Sunday Blessings: Fathers

Sunday is a day for remembering our blessings and worship.  So, on Sundays, I will post a blessing.  Today's is for Father's Day and for my husband, my father, my brother, and my brother-in-law who, each of them, do such an excellent job of Fathering.

A Blessing on Father’s Day

Men of tender courage, strong hopes and firm presence: When you see your world – and move into it – you model our God who refused to be aloof and insisted on bold, visible love. With your daily labor, you carve life from the soil of this world. Like God, you bring order from the wild chaos. You name the truth, and your love has the power to touch the deep places of our soul. You are a poet, a craftsman, a priest. You are necessary.
For the ways you take on the weight of this world – and shield others from it,
For the many times you surrender your desires for the good of family,
For your faithfulness to your marriage, in a world that knows less and less about fidelity and loyalty, less about love,
For the times when all you want to do is fling your weary bones on a couch but instead you wrestle or sit down for a tea party or toss a football,
For the moments you’ve fought to the bitter end for what you believe is true and right, even if you lost,
For those of you who bear the scars from your own father,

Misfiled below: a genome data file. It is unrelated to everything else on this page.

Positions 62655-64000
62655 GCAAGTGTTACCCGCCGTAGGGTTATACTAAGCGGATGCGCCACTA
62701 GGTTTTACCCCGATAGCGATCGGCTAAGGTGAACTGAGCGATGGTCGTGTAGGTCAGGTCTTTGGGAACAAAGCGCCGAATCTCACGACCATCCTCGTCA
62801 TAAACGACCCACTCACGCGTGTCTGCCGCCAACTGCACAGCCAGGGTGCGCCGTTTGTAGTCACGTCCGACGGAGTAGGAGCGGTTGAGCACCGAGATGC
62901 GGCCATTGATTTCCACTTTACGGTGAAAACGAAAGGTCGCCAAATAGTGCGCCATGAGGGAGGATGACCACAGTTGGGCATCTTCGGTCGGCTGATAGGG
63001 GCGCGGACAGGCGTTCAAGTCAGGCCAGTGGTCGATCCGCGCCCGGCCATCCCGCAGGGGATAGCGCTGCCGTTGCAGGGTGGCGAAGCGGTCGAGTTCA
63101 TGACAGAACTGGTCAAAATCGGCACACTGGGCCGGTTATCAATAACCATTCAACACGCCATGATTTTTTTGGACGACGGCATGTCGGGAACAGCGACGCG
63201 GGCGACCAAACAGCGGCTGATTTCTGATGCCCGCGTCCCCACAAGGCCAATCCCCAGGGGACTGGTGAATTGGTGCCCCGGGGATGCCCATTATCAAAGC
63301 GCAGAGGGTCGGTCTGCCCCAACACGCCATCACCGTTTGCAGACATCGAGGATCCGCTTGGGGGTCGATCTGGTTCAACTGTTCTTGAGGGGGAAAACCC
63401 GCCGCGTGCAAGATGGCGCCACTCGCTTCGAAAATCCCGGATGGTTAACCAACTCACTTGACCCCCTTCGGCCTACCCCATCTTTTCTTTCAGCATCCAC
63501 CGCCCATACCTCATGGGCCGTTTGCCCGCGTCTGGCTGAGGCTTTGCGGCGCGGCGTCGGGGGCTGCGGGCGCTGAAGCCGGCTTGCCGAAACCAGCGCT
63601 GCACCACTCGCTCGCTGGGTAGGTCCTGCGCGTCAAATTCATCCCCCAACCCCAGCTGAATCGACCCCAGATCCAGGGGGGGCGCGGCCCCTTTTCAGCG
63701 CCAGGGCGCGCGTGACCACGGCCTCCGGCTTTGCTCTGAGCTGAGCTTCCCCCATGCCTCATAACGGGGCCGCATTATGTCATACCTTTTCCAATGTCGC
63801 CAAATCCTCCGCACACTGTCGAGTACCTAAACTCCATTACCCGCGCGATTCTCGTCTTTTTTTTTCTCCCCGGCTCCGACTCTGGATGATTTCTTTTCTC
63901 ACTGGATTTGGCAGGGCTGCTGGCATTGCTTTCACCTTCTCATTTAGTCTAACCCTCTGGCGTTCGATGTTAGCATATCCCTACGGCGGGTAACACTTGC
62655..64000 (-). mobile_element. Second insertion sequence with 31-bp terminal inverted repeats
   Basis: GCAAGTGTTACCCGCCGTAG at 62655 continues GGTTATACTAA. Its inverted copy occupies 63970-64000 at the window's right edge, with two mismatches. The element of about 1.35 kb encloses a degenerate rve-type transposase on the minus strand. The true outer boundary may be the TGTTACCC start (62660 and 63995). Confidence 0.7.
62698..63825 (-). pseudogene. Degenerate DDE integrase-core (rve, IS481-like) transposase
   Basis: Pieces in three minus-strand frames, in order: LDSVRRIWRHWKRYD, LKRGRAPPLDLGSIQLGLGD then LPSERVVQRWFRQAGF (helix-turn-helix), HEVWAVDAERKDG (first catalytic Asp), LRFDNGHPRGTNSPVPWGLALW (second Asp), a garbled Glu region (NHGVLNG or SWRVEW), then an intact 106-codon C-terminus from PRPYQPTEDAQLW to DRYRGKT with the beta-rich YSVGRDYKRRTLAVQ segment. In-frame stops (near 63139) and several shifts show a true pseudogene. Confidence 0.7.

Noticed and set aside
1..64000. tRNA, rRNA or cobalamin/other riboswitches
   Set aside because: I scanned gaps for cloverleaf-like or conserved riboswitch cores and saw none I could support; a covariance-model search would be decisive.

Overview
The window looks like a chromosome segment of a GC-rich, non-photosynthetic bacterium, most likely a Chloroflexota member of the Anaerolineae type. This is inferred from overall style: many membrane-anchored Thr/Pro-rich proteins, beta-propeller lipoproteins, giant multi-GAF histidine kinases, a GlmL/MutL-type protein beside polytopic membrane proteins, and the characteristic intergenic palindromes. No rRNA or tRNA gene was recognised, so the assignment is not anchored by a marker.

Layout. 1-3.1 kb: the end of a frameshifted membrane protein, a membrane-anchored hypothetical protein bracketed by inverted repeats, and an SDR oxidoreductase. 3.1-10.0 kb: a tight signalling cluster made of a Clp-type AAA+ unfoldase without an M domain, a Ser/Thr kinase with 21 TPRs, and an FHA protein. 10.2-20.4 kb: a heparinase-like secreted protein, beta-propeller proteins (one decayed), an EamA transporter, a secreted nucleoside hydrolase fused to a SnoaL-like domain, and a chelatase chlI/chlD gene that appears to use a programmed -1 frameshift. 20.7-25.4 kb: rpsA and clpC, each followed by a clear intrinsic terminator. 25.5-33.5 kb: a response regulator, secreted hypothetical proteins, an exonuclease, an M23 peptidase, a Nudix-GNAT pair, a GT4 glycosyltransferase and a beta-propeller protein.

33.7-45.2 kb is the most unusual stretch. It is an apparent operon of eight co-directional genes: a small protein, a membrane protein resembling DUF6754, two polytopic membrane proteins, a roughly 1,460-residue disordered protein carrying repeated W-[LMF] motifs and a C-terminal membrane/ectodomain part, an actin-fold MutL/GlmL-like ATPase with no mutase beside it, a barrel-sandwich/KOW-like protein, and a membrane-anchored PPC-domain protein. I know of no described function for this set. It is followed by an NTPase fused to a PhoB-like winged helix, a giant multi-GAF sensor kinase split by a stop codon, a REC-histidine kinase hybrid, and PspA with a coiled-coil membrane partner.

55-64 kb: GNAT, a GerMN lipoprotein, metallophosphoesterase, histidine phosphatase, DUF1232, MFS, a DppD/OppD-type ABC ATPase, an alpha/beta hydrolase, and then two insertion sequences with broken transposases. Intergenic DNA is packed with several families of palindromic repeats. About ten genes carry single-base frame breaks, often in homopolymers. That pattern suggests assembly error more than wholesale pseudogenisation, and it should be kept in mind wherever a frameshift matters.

For those of you who have become father for another,
For sticking around,
For keeping your word,
For laughing – and for being able to laugh at yourself,
For teaching us how to tell the truth, how to say “I’m sorry” and how to cry,
We bless you.
May the God who filled Father Adam with life and who filled King David with wisdom, boldness and tenderness and who brought our Redeemer into the world to enact and demonstrate selfless love, fill you with all grace and joy today. In the name of the Father and the Son and the Holy Spirit. Amen.

Wednesday, June 17, 2015

Catching Some ZZZZ's

     The weather has gone from pleasantly cool to unpleasantly hot and muggy.  Afternoons remind me of my childhood.  One of the joys of my early years was a week-long visit to see my grandparents at  Rosebower Farm in Dinwiddie, Virginia.  My grandfather raised milo, peanuts, and tobacco, and he also had a beautiful vegetable garden.
     While I was there, we  spent mornings picking beans or strawberries or squash.  By noon, the temperature had often risen above ninety degrees so, after lunch, Nana and I would clean up the kitchen, and then we would take an afternoon nap.
    She would strip down to her slip and lie on her bed with the newspapers.  I would go into the cavernous, cool front room, strip down to my tee shirt and underwear and lie down on the little daybed with a National Geographic.  There was no air conditioning, so the shades were closed against the heat of the sun, but the window was open and I would drift in and out of consciousness to the quiet hum of tractors running off in the distance or the nearer buzz of bees in the rosebushes.  My Papa would sit in his overstuffed armchair in the dark paneled den.  He always swore he didn't nap, but once I snuck out and found him with his chin on his chest.